Look at another number from Dish's 2011 report (page 55). Dish reports average monthly revenue per subscriber of $76.93. Comparing the 25 cents AMC is asking for to that number, it's 0.3% of that total. So even if they had to shell out that much extra in 5 similar disputes in one contract year (very unlikely given the duration of these contracts), that would still only be an impact of 1.5% of revenue per subscriber. Once again, not a significant financial threat to Dish.

    Also let's compare the total AMC is asking for versus the cost of customers canceling if they drop AMC. At that monthly revenue per subscriber, Dish would only have to lose 47,554 customers over this dispute to make up the entire $43.9M additional fee AMC is asking for (assuming a doubling of the 25 cent rate). From Dish's own report, they lost 2.7M customers last year total (166,000 net). So if only 1.7% additional subscribers cancel over losing AMC, Dish has already lost more money than they would've if they'd just paid the extra 25 cents.

    Combine the risk of that, with the risk Dish has already taken publicly by advocating that people switch to viewing these programs on amazon or iTunes, and Dish is the one that isn't thinking big picture here, not me. It's almost like they're advocating for the destruction of their own business model.
     
  11. Jun 19, 2012 #791 of 1922
    Stewart Vernon

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    You can spin math however you want... If Dish had to give every channel 25 cents more per month, then say just 200 channels at that price means $50 per month.

    You might say "but, every channel won't ask for that"... ok, but where do you draw the line? 100 channels? 50 channels? 25 channels? Wherever you draw that line, then the next channel that asks for that increase will bring us right back to this same discussion for that channel... and you'll try to say once again that it isn't a big deal to do it for just that one channel.

    So... drawing the line in the sand is somewhat arbitrary... and Dish has chosen to draw it here.

    Also... to argue Dish is the only one "risking" here... ignores that AMC is playing with their customers too... AMC is risking losing customers that they have been counting in their ratings... not all customers will leave Dish even if they support AMC's side in the dispute. Every time people say "there will be a mass exodus" there actually isn't a mass exodus at all... so for every point of "Dish is not being smart" there is a counterpoint "neither is AMC"... and while Dish might lose some customers who actually watch AMC... AMC will DEFINITELY lose all of the Dish revenue from that tier if the contract ends.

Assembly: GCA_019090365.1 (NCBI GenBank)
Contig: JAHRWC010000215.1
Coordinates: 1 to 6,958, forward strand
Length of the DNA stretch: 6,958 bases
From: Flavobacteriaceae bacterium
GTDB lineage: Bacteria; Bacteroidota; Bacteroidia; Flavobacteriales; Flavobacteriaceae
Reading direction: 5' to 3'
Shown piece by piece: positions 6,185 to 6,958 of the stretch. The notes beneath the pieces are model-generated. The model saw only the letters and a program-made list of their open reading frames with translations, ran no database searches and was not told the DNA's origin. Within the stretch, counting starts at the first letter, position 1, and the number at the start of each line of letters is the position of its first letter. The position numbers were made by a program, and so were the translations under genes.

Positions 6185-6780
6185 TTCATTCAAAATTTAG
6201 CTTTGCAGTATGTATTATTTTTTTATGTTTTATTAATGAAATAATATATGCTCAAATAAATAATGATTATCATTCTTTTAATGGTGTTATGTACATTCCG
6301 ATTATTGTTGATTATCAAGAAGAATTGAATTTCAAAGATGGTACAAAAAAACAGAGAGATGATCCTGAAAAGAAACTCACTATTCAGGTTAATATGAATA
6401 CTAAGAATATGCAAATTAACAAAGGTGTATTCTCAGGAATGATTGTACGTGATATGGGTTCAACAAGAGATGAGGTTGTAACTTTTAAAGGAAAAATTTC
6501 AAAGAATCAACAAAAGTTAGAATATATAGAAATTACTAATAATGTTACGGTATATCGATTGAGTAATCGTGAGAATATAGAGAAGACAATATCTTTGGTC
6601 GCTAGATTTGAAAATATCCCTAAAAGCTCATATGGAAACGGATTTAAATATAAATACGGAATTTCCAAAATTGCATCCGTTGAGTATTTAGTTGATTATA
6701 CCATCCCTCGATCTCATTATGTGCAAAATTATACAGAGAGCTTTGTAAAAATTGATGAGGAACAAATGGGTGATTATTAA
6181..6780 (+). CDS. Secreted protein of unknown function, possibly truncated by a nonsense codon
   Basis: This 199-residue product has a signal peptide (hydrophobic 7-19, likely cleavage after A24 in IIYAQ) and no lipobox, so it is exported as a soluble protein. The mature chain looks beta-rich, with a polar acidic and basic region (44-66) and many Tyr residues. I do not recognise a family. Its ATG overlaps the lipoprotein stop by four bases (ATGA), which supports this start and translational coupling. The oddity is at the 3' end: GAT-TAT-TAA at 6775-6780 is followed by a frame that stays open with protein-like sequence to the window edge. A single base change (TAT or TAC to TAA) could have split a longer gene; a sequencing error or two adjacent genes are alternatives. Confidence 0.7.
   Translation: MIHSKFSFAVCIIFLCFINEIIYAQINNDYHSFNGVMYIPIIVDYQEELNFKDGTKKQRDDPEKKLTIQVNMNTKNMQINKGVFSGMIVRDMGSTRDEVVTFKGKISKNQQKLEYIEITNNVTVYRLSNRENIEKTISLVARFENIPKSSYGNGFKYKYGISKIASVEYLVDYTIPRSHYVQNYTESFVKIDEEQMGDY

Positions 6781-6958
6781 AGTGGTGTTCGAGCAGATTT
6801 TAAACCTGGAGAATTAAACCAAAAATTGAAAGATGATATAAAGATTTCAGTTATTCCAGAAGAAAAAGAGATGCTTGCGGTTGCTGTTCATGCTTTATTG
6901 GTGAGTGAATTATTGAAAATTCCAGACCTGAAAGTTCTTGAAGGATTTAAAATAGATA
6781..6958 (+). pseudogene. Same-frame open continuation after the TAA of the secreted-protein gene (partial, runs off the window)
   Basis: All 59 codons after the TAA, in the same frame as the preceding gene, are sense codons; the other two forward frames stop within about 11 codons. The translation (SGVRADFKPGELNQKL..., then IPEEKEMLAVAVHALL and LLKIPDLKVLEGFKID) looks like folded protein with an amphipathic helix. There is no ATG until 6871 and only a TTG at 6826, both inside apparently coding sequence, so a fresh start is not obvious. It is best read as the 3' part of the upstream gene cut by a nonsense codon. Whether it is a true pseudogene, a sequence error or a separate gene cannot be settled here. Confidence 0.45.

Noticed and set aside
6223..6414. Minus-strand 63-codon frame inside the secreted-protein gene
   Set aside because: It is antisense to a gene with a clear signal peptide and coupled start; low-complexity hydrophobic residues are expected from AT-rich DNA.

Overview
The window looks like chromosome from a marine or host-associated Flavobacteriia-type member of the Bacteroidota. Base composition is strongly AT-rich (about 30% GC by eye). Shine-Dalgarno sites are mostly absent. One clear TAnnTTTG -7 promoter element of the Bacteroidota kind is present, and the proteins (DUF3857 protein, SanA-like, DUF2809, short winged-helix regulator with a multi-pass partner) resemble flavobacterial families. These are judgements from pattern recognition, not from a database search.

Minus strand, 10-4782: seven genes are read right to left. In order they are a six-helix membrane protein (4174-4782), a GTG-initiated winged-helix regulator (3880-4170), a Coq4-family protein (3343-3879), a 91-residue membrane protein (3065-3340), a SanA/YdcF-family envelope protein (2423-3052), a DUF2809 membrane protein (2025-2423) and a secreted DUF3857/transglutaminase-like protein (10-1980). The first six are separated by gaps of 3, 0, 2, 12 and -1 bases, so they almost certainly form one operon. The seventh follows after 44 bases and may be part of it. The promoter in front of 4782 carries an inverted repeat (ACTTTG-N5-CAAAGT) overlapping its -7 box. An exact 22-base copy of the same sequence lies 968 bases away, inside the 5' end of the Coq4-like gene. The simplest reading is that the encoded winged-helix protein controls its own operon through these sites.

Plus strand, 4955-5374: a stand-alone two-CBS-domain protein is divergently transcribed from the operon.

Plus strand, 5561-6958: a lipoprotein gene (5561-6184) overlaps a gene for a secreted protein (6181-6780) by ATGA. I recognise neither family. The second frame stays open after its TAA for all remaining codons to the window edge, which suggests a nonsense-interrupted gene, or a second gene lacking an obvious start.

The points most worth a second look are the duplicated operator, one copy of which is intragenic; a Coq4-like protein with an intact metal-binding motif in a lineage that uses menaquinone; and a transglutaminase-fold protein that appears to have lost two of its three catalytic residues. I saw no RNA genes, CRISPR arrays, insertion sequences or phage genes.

Dish knows that way more people are paying for AMC than are actually watching it. I've done the math before too... less than 10% of the people who pay for AMC each month watched its highest rated program... usually it is more like 5% of the people paying for it. AMC could decide to go a la carte and charge what they want and only customers who want to watch would have to pay... but you can be guaranteed that AMC does NOT want to go that route.
     
  12. Jun 19, 2012 #792 of 1922
    cj9788

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    I hope Dish Network does not cave on this. Breaking Bad will begin it's final season July 15th and to stretch it out AMC is only airing 8 episodes this summer and the final 8 episodes in the summer of 2013.

    I am still wondering which way The third season of the Killing is going to go and that won't air til next year.

    Mad Men just ended their season and other than Breaking Bad and The upcoming season of The Walking Dead I do not see what value AMC has for me as a Dish subscriber. I never watch any of their movies and could careless if Dish does drop them for good.

    I do not mind waiting for the DVD's or using alternative mediums to watch the shows that I like.

    Dish stand your ground AMC needs you more than you need them.
     
  13. Jun 20, 2012 #793 of 1922
    James Long

    James Long Ready for Uplink! Staff Member Super Moderator DBSTalk Club

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    AMC isn't asking for 25c ... they are reportedly getting around 25c and asking for around 75c.

    And while it is easy to look at a $1.5 billion profit and say DISH makes enough money to absorb AMC wanting $60 million more next year Stewart has a point ... if all the allegedly top channels get a 200% increase it simply drives costs up.

    The $1.5 billion is also misleading as it was DISH's best year ever. They almost made more money in 2011 than they did in 2009 and 2010 combined. There is no guarantee that the level of profit will continue (and 1st Quarter 2012 was 35% down from 1st Quarter 2011).

    The funny thing about losing customers is DISH doesn't have to pay for their programming. Yes, one could say that every lost customer is $76.71 (1Q 2012) less in revenue ... but it is also a reduction in expenses. For a more realistic number, look at the profits.

    In DISH's best year yet DISH made $9.10 per subscriber per month. The year before was $5.81 per month (the best in five years) with their worst year since 2006 being $3.76 per month profit per subscriber. There are fixed costs that are not reduced by losing customers, but losing customers also saves DISH money.

    Look at last year, DISH's best year for profit ever ... they lost 166,000 customers, their highest annual loss ever. 2008 was a good financial year, making $903 million dollars and losing 102,000 customers.

    So, why should DISH panic as much as some people here do about losing customers? A customer count is a point of pride, but customers are expensive! :)
     
  14. Jun 20, 2012 #794 of 1922
    steveT